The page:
Karma Houdini: Cecil gets off scot free again after indirectly tricking Bugs, while exploiting the mobs stupidity by dressing up as a rabbit in order to win the race. Granted, compared to his other two appearances, where he blatantly cheats, he merely lets Bugs' ego set himself up for failure here.
No-Holds-Barred Beatdown: The rabbit mafia is so deterimed for the "rabbit" (Cecil) to win the race, they go out of their way to try and kill the "toitle" (Bugs) by physically beating him, firing machine guns and even firing artillery shells at him!
Offscreen Teleportation: Bugs hides behind a tree while Cecil runs some distance away in the background. The moment he goes off screen, however, his head peeks into the foreground to say "Time's a wastin', Speedy."
One-Dimensional Thinking: The mob exploits this by hastily painting a road stripe into a brick wall, which veers Bugs off the road into a head-on collision, and the mob uses this chance to stall him for time.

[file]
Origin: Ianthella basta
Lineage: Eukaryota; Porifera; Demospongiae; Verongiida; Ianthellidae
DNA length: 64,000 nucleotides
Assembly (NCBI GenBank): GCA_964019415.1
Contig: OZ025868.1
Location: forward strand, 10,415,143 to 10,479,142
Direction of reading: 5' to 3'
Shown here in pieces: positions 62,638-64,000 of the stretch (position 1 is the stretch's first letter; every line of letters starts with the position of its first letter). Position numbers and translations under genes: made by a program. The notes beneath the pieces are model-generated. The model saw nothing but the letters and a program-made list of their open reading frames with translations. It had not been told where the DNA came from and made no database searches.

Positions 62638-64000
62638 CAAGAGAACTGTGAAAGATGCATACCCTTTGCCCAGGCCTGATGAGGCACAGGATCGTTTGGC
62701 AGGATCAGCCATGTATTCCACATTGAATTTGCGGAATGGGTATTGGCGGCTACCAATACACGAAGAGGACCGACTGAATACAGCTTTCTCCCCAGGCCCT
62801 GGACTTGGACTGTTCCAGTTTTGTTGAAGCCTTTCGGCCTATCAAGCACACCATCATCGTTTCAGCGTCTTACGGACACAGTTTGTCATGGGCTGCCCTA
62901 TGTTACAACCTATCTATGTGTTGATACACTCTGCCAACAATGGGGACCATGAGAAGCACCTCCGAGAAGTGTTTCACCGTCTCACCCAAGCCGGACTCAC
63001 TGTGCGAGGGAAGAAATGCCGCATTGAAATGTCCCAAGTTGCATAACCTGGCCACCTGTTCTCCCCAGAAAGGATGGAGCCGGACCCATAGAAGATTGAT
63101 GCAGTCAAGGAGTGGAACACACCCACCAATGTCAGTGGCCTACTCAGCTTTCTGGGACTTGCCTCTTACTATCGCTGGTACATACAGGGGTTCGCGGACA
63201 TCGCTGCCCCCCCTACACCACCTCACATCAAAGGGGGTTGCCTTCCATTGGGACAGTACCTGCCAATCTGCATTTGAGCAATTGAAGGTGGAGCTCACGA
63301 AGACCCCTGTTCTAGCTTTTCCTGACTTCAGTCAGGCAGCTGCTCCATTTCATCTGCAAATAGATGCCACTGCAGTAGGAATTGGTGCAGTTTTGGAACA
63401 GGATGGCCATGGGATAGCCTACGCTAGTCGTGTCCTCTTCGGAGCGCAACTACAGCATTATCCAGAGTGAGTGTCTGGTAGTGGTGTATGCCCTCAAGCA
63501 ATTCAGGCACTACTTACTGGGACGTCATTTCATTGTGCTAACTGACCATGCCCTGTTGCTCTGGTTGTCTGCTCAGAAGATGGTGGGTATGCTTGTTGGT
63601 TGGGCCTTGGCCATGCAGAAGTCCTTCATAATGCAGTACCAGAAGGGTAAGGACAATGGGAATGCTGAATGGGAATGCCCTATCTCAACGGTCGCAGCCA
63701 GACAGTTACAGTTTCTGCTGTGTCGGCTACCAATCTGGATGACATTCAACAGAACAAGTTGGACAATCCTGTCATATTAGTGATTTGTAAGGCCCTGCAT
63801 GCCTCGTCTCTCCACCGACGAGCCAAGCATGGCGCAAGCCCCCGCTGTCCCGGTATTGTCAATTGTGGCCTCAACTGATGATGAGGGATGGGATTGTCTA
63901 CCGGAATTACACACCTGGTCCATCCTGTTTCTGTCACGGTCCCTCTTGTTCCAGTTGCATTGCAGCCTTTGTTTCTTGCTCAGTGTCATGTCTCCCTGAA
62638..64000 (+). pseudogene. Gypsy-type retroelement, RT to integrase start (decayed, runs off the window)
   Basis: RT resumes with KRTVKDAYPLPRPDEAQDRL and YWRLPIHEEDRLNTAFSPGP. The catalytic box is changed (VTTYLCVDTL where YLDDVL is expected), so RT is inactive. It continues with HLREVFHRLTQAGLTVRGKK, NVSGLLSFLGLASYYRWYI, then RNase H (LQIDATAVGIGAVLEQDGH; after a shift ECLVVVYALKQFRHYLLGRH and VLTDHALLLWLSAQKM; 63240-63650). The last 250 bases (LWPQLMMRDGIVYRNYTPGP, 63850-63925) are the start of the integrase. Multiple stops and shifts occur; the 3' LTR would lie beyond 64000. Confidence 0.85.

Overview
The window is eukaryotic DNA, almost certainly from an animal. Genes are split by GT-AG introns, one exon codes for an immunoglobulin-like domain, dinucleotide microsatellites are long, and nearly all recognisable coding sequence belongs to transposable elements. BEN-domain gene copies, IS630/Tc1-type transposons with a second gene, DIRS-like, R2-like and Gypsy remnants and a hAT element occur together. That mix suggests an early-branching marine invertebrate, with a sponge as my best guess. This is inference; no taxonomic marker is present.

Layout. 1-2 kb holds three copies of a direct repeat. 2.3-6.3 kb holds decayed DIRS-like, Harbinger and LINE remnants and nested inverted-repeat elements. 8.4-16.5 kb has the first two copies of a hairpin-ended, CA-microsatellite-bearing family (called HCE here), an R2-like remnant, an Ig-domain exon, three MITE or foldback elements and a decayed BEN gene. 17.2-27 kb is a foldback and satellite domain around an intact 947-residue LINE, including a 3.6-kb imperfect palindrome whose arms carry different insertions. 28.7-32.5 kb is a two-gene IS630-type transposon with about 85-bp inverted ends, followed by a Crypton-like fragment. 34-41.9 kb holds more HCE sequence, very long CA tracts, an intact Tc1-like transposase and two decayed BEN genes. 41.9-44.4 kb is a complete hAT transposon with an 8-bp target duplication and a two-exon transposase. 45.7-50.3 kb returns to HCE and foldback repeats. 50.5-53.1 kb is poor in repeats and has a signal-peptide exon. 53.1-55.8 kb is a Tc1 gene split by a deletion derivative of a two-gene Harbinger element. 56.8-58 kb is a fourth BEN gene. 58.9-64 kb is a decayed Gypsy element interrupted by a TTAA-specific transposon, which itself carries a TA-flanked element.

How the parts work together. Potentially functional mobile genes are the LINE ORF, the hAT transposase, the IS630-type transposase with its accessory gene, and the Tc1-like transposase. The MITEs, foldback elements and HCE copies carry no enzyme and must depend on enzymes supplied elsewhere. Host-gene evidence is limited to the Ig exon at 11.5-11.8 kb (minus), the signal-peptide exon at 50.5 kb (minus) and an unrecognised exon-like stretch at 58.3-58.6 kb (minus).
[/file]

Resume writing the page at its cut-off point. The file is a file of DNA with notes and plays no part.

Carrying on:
Oh Crap: Cecil when he sees Bugs hot on his trail, prompting him to pick up the pace enough to briefly stay ahead of Bugs.
Paper-Thin Disguise: Bugs pulls his typical bout of this in an attempt to get information from Cecil. In a surprisingly astute move, Cecil sees right through Bugs' disguise. Of course, he was counting on Bugs to disguise himself.
Public Domain Soundtrack: "Under the Spreading Chessnut Tree", a staple song for blacksmiths, plays when Bugs is working on his metal shell.
Role Reversal: Meta-example, in that Cecil is clearly in the upper hand position of outsmarting his foe, something that Bugs is usually known for in his cartoons.
Shout-Out: Bugs' line, "That ain't the way I heered it, Johnny!" is cribbed from the old Fibber McGee and Molly radio show.
Smug Snake: Cecil has shades of this, although his insults are very passive aggressive and laid back.
Villain Protagonist: Bugs is at the high point of his bouts of this trope during this short. He is positively bombastic, nasty, egotistical and foul tempered due to his bruised ego and hotheadedness, a stark contrast from the more well known cool, collected Bugs. However justified, as his foe is just as wily as he is, and isn't afraid to cheat either or play off Bugs' flaws.
Wartime Cartoon: One of the headlines on a newspaper in the short is "Hitler Commits Suicide," predicting Der Führer's suicide two years after this short was released.